Medicinal Herbs and ADHD


Irritable Bowel Syndrome

Part of the Clinical Practicum series on WholisticMatters designed to bring you clinical information for your practice.

 Case Studies


Jason is a 39 year old male presents with a chief complaint of Irritable Bowel Syndrome (IBS), which was diagnosed by his GP approximately 10 months ago. His digestive complaints began shortly after the death of father and were compounded by the stress involved with dealing with his estate and grieving the loss. He is unable to identify any other specific triggers of his symptoms which include extreme bloating and epigastric discomfort, and abdominal distension “lasting for days” with rapid/frequent peristalsis followed by loose and urgent evacuation of the bowels. He averages about 5-6 bowel movements a day, but this appears to improve by taking Metamucil daily (reduces to 1-2 bowel movements a day). Stools are small, loose, with no blood or mucus, but occasionally can show undigested food. More rarely (about once a month) he says he can become constipated for several days at a time.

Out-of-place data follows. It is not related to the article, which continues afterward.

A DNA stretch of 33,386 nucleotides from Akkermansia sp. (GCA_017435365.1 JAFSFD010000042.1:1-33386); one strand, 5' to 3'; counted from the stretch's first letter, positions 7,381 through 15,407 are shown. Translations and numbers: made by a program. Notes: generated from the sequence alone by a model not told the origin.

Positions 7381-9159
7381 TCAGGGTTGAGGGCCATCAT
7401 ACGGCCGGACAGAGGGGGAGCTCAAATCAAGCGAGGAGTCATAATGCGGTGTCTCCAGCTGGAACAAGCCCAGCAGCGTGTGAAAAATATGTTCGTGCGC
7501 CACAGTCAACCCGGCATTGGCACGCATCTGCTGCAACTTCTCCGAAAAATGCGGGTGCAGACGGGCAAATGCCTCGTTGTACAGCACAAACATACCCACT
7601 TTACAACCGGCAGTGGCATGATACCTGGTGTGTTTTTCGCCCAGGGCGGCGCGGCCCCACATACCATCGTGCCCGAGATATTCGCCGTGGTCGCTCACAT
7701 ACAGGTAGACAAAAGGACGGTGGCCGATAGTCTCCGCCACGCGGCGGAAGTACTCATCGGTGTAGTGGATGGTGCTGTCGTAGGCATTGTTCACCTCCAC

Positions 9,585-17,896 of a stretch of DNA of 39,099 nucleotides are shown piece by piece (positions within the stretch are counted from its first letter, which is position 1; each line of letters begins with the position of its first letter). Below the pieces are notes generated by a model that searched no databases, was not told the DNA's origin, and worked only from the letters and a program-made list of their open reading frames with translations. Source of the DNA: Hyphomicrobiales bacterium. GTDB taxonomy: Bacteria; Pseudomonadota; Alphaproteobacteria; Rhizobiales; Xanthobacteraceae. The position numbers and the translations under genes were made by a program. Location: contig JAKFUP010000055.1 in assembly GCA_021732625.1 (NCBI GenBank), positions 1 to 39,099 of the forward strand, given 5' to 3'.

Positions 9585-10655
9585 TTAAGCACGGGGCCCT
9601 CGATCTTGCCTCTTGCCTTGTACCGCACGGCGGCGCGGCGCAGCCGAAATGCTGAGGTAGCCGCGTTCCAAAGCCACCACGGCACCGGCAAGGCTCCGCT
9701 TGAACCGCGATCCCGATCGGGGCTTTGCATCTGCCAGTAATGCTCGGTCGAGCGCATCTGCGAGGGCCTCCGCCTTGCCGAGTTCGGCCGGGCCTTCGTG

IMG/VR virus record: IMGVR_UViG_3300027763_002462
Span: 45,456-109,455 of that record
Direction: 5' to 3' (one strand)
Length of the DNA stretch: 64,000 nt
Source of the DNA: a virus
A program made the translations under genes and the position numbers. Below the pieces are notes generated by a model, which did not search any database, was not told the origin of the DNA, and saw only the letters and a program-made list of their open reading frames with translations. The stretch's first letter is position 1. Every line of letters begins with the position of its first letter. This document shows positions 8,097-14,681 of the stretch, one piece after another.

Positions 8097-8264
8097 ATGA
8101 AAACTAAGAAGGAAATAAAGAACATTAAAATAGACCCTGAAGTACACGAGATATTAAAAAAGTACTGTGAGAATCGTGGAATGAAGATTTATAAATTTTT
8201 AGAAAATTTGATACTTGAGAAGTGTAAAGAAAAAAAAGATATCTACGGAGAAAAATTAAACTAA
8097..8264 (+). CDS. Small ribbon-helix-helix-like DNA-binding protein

Regarding his diet and appetite, he describes himself as “a grazer”. He limits meat & seafood and craves sweets (hard candy, jujubes) and refined carbohydrates (e.g. muffin, pasta, bread, and cereal). He drinks 3 cups of black coffee throughout the day and approximately 1 L of water. Though he feels that there is a possible connection between his symptoms and his diet, he is unable to commit to an elimination/challenge diet, but would like to identify food sensitivities using food sensitivity testing. He is motivated to remove any obstacles to cure and improve his quality of life, which has been greatly affected by his condition.